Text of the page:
Living With Failure

3

By Chris Pollitt

Yesterday, I was on the road, racking up the miles in the Mercedes-Benz W124 as I drove to and from Milton Keynes to photograph a car for Car & Classic. I love that old Mercedes. It’s not the most frugal of cars, given that it weighs as much as a small frigate and has only four cylinders, but I let the woeful MPG slide because for an old car, it drives well. It gets me where I want to be in a bubble of wonderful German refinement and it never lets me down. Apart from yesterday, when the oil cap of all things decided that sealing the oil in was an overrated exercise, so it stopped doing that. Oil everywhere, a lot of smoke, mild panic from me, fun. 

As if the Mercedes failing wasn’t enough to kill my enthusiasm for cars, my Rover 800 also decided to spit its dummy out. By which I mean it broke a driveshaft. Yep, it came on boost and then ‘bang’. No drive, limp to the side of the road, game over. I’ve since taken it apart, and it has snapped the end off the shaft – never seen a failure like that before. 

mercedes w124 broken down

So both of my old cars have let me down, but have I allowed my blood pressure to rise? Have I started Googling the phone numbers of local scrap yards? No, of course not. Much to the bafflement of my social media feeds, on which many people told me to throw the towel in, I’m just going to fix them. That’s how it works. That’s what is on the dotted line when you sign up for old cars. 

And that seems to be something people miss. New cars are, by the virtue of being new, usually reliable. And when they’re not, that’s what you have warranty for. You tell the dealer, they make it all better. It’s not so cut and dry with an older car. There is effort involved. You have to work out the logistics of getting it to the garage, if indeed that’s the plan. You may be handy on the spanners, in which case you need to find the time to do the work. And then you have to actually do the work. Grease, hammers, dirt, swearing, the full shebang. It’s a bit of a headache when they go wrong, I’ll be the first to agree.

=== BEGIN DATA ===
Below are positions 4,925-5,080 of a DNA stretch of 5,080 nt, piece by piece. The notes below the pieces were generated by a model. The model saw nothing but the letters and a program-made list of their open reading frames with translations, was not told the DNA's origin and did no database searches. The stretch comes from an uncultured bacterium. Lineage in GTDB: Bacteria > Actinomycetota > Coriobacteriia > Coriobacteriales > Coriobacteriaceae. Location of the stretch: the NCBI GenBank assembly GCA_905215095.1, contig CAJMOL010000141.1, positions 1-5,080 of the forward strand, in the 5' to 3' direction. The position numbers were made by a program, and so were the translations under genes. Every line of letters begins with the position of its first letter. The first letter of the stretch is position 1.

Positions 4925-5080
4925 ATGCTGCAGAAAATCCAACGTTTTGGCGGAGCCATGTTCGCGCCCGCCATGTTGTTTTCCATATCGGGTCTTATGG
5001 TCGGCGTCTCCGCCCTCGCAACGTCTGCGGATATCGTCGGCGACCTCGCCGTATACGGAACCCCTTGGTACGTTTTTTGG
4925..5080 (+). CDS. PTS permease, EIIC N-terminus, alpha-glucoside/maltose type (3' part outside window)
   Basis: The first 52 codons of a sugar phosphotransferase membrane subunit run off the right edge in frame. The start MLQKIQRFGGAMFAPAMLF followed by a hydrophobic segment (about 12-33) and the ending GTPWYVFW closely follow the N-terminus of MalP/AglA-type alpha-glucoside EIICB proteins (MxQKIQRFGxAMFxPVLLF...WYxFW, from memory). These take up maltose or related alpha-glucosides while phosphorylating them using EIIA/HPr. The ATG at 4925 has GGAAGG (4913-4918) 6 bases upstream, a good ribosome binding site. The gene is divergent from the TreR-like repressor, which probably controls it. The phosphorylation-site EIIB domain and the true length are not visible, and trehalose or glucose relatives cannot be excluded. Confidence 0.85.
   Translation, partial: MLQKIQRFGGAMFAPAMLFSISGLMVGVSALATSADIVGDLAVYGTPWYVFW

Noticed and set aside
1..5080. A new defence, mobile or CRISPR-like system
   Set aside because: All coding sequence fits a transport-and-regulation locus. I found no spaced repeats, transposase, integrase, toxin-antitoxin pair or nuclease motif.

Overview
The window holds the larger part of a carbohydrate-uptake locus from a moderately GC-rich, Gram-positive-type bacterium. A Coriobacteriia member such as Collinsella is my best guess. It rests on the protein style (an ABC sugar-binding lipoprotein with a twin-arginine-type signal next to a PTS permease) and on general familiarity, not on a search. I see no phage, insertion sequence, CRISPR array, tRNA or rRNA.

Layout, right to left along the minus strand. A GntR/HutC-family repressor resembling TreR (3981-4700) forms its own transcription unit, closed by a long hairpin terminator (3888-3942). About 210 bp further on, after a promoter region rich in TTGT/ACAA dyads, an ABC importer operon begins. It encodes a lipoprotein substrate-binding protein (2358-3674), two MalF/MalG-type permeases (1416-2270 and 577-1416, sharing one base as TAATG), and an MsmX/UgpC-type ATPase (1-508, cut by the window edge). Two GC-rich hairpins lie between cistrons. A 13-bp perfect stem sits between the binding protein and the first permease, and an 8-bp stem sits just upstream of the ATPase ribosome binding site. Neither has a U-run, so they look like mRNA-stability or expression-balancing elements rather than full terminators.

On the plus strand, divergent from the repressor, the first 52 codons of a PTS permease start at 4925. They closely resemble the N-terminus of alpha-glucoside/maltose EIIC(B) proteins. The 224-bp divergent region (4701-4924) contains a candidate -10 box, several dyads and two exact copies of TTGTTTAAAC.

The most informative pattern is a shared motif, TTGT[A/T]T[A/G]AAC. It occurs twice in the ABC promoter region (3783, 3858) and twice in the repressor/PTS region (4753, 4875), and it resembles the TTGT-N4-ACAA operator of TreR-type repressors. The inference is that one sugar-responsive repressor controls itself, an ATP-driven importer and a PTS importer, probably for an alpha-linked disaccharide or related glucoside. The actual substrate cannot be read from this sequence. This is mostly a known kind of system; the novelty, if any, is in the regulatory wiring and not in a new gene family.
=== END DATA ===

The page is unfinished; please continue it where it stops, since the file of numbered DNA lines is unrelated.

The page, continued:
car engine oil leak

But you cannot own an old car and then give up on it when it fails. It is a machine. A mass of metal, glass, wires and chemicals. It’s home to a profusion of parts and processes. Over the years, those parts are going to get tired, and from time to time they’re going to break. And here’s the thing to remember. They are allowed to break. They’ve earned it. 

What we’re not allowed to do is throw our arms skyward and shout, as if this unfortunate turn of events has completely blindsided us. You have to be exceptionally naive to think an old car is going to work forever more if you just keep fuel in it and give it a wash every other Sunday. Old cars need care, attention and regular tinkering. Take my father’s 1955 Ford Thunderbird. Each year, a tortoise stuck in tarmac covers more distance, yet still, he is always tinkering with it. There is always something that needs doing. Most recently it was the radiator. Next week, who knows? 

As for my cars, I’ve bought a new oil cap for the Mercedes, and when I find a spare five minutes I’ll have to clean the oil-covered engine bay. Again. And then I will drive it until the next thing breaks. Whatever that might be. Same with the Rover. I have a new driveshaft sat here, but as the car isn’t a daily driver I’m taking it as an opportunity to do other work, so it’s getting new steering rack ends, new track rod ends, some new drop links, a good clean up and lick of Hammerite. Then, when it works again, I’ll drive it until the next thing breaks. And then I’ll fix that. It’s part of it. It’s fine. 

rover 800 vitesse sport

Of course, don’t take this as me being all high and mighty and saying you should fix your cars. That’s very much down to you. I like getting filthy and fighting with the spanners, because I like learning how to do stuff. You might not, and that’s okay. Not everyone wants to do that, and next week, when I’ve got molly grease in my eyes and no skin on my knuckles, I’ll be on your side. But, I still won’t be annoyed at the car because it broke. It is the want of an old car, it’s what they do. They can’t help it.

What’s not okay is giving up on a car because something has broken. There is a line, of course. If the engine falls out, or the doors fall off, it could be time to put it out to pasture. But if it’s a basic mechanical malady, just fix it. It keeps an old car on the road. It keeps the all important classic car industry in business and it restores your faith in your old car. Plus, as you go forward, it’s one less thing that’s likely to break!

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